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Lowering the sodium

Most of the sodium in the typical American diet comes from foods that have had salt or high-sodium ingredients added during processing or preparation. Fast foods and commercially prepared items such as frozen entrees are notoriously high in sodium. But even if you prepare most of your food at home, you may be adding sodium in the form of bouillon cubes, canned broth or soup, canned tomato products with added salt, soy sauce and other seasonings or just plain table salt.

For most main dishes, side dishes, soups and salads, you can reduce the salt in a recipe by half or eliminate it completely. (You may want to add other flavorings such as herbs, spices or garlic to compensate for less salt.) You can also seek out low-sodium or reduced-sodium ingredients when a recipe calls for broth, canned or dried soups, or canned vegetables. In some dishes you may be able to substitute a fresh ingredient, such as fresh tomatoes in place of canned, salted tomatoes, for a substantial reduction in sodium. (For more suggestions, see “Reducing Sodium.”)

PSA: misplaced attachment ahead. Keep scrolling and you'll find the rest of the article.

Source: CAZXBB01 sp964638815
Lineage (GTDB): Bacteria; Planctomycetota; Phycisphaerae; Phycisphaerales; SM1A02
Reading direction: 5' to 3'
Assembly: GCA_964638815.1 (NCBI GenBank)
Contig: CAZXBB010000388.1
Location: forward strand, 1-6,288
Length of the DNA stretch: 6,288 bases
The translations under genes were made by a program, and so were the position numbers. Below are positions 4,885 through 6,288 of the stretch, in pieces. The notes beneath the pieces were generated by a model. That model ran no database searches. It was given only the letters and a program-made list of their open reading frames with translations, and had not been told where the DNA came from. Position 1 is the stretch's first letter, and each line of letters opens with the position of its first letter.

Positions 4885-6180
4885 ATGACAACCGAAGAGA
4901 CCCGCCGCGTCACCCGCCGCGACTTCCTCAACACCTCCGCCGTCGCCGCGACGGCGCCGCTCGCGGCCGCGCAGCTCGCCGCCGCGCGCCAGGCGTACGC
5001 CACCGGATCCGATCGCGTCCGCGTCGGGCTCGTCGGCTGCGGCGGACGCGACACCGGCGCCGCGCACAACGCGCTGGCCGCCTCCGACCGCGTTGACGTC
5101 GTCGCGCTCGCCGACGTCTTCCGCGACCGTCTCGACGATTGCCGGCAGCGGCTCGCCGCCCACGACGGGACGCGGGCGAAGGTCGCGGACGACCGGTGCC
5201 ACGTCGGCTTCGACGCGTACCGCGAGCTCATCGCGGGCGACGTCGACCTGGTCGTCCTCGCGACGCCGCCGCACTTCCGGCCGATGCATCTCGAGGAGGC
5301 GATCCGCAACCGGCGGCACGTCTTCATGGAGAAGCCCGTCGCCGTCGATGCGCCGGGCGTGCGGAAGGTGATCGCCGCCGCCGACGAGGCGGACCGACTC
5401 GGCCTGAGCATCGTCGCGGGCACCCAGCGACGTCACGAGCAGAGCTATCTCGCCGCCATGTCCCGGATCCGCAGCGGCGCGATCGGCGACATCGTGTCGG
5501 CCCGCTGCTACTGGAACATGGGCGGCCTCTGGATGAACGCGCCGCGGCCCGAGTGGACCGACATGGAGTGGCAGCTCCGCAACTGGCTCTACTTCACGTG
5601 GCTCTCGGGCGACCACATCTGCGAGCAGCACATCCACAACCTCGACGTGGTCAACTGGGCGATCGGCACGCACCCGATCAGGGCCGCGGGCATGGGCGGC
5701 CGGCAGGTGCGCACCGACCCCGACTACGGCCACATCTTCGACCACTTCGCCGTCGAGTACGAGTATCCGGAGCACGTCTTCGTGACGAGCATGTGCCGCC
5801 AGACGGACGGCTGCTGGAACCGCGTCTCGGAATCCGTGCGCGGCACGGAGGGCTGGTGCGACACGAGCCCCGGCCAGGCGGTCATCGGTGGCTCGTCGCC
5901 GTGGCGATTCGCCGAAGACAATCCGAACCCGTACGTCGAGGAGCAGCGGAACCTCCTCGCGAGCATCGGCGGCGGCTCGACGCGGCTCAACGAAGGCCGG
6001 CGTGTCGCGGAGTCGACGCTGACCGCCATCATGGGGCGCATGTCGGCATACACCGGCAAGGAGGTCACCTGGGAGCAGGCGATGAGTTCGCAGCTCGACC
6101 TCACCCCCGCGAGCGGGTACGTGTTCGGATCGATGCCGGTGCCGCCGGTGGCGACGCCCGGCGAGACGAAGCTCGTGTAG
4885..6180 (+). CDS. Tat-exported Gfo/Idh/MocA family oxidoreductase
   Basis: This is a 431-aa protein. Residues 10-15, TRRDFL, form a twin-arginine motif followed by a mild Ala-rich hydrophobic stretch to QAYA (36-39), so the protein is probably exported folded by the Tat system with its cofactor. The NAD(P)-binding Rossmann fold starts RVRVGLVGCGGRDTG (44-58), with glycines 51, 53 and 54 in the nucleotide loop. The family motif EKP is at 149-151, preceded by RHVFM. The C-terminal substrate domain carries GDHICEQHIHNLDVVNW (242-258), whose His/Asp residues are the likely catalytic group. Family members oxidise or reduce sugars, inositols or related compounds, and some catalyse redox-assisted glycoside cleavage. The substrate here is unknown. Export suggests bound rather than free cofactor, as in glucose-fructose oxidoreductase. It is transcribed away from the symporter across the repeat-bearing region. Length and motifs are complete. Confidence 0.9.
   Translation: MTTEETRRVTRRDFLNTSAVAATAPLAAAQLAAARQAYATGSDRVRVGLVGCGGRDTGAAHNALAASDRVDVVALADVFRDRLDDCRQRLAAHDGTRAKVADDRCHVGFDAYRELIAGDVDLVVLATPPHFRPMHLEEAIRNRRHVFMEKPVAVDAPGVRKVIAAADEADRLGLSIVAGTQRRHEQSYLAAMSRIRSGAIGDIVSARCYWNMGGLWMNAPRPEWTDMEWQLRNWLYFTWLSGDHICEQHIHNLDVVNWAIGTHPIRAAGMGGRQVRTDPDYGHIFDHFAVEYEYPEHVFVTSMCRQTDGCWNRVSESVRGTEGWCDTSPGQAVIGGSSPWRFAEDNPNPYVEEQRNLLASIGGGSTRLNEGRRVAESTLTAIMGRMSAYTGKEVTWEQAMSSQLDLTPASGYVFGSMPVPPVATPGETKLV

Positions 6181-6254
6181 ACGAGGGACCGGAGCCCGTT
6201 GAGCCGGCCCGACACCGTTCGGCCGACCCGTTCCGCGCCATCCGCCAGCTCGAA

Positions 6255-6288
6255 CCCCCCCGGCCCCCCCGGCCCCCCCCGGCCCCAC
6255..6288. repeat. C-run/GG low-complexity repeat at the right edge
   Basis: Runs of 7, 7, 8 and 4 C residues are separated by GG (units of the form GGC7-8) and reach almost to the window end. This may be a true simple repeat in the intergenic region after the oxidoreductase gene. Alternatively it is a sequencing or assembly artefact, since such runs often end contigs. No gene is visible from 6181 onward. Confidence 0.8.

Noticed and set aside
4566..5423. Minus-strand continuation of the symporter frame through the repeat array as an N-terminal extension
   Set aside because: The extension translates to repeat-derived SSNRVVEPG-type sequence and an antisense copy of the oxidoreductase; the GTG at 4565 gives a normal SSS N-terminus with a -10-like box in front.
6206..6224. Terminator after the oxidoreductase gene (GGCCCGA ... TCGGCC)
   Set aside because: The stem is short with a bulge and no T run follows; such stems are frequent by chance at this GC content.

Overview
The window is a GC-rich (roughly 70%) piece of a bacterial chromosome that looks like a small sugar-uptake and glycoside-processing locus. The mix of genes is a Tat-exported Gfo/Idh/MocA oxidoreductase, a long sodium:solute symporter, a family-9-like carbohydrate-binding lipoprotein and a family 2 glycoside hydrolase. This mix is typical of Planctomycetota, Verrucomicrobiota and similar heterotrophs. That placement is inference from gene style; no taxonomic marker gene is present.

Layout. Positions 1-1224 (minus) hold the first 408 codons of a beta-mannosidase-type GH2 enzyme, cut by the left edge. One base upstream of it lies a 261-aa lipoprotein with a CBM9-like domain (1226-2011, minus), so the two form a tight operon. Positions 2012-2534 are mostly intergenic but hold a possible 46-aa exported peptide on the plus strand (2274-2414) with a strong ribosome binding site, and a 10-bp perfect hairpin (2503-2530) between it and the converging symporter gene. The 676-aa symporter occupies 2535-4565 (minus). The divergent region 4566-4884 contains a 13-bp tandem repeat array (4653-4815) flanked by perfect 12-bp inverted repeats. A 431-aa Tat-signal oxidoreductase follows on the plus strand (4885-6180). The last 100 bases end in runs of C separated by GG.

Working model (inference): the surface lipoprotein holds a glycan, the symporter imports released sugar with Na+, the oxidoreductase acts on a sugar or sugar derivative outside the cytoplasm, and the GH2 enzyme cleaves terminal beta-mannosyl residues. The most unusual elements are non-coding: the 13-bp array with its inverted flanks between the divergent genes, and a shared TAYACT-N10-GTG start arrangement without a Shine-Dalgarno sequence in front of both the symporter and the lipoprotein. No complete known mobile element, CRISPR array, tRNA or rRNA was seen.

In baked goods that don’t require yeast, begin by reducing the salt by half to lower the sodium content. However, for recipes that call for yeast, don’t reduce the amount of salt. It’s necessary for the growth of the yeast, and reducing it could result in dense, flat loaves of bread.

Originally Published February 28, 2011

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